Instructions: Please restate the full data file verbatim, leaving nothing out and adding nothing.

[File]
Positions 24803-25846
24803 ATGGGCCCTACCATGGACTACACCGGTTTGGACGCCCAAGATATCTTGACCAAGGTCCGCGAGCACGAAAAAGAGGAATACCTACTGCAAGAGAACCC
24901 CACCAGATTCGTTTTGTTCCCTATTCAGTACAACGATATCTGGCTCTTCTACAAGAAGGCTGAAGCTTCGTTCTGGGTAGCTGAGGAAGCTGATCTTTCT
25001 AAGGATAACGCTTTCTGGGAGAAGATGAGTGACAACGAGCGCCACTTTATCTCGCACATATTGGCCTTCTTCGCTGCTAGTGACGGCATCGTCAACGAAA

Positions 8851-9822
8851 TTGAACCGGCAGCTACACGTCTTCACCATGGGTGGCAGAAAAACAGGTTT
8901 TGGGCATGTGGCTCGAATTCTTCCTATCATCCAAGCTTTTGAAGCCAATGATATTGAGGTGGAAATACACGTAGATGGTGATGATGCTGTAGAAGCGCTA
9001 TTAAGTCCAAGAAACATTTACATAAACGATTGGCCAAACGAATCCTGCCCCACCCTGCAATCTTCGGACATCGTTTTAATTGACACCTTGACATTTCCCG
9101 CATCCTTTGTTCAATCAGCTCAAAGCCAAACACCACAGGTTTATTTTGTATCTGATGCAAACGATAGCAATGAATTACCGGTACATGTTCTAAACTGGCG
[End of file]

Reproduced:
Positions 24803-25846
24803 ATGGGCCCTACCATGGACTACACCGGTTTGGACGCCCAAGATATCTTGACCAAGGTCCGCGAGCACGAAAAAGAGGAATACCTACTGCAAGAGAACCC
24901 CACCAGATTCGTTTTGTTCCCTATTCAGTACAACGATATCTGGCTCTTCTACAAGAAGGCTGAAGCTTCGTTCTGGGTAGCTGAGGAAGCTGATCTTTCT
25001 AAGGATAACGCTTTCTGGGAGAAGATGAGTGACAACGAGCGCCACTTTATCTCGCACATATTGGCCTTCTTCGCTGCTAGTGACGGCATCGTCAACGAAA

Positions 8851-9822
8851 TTGAACCGGCAGCTACACGTCTTCACCATGGGTGGCAGAAAAACAGGTTT
8901 TGGGCATGTGGCTCGAATTCTTCCTATCATCCAAGCTTTTGAAGCCAATGATATTGAGGTGGAAATACACGTAGATGGTGATGATGCTGTAGAAGCGCTA
9001 TTAAGTCCAAGAAACATTTACATAAACGATTGGCCAAACGAATCCTGCCCCACCCTGCAATCTTCGGACATCGTTTTAATTGACACCTTGACATTTCCCG
9101 CATCCTTTGTTCAATCAGCTCAAAGCCAAACACCACAGGTTTATTTTGTATCTGATGCAAACGATAGCAATGAATTACCGGTACATGTTCTAAACTGGCG